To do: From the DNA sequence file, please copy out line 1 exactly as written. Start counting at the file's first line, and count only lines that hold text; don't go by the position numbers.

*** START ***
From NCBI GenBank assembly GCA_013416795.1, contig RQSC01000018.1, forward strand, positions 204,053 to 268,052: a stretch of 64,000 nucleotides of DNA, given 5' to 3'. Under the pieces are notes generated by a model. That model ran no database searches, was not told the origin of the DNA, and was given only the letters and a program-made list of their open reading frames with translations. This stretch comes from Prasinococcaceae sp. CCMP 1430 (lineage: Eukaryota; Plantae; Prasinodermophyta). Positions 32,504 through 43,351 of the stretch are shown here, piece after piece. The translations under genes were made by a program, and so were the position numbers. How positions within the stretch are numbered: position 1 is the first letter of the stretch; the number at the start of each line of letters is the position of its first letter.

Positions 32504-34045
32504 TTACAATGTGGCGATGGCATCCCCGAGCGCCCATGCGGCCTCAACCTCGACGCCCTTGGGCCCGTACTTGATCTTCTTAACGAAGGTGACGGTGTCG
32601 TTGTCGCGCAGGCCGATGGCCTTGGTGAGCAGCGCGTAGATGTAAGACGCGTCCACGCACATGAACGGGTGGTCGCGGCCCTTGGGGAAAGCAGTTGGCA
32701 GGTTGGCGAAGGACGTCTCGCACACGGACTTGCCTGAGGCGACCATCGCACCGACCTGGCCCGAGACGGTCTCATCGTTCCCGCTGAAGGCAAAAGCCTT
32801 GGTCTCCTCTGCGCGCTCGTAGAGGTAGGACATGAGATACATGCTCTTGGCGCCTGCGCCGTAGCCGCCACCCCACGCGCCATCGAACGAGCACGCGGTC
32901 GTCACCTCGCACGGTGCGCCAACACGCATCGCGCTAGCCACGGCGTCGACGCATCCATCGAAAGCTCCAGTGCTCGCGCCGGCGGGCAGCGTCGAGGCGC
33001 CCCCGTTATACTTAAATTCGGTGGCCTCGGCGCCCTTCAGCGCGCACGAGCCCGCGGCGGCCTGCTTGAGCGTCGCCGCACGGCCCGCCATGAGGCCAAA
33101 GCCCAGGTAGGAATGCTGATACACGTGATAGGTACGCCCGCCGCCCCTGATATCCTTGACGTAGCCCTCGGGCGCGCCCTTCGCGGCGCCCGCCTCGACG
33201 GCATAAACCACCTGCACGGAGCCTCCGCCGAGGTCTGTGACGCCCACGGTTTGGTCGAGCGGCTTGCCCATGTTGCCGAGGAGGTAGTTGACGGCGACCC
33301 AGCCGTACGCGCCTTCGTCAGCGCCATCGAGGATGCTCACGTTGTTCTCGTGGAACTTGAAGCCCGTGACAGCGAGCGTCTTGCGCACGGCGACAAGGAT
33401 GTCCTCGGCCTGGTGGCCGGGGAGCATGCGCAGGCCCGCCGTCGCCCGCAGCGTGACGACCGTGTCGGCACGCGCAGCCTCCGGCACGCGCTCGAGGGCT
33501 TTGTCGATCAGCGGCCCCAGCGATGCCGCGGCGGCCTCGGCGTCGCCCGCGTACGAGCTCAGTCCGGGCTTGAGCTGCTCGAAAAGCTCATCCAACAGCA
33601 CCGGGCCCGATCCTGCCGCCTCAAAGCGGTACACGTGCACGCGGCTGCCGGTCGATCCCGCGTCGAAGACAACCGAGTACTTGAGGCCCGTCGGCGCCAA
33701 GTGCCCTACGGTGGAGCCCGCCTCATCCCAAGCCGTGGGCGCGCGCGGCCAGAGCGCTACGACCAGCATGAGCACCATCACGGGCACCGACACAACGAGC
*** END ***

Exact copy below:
From NCBI GenBank assembly GCA_013416795.1, contig RQSC01000018.1, forward strand, positions 204,053 to 268,052: a stretch of 64,000 nucleotides of DNA, given 5' to 3'. Under the pieces are notes generated by a model. That model ran no database searches, was not told the origin of the DNA, and was given only the letters and a program-made list of their open reading frames with translations. This stretch comes from Prasinococcaceae sp. CCMP 1430 (lineage: Eukaryota; Plantae; Prasinodermophyta). Positions 32,504 through 43,351 of the stretch are shown here, piece after piece. The translations under genes were made by a program, and so were the position numbers. How positions within the stretch are numbered: position 1 is the first letter of the stretch; the number at the start of each line of letters is the position of its first letter.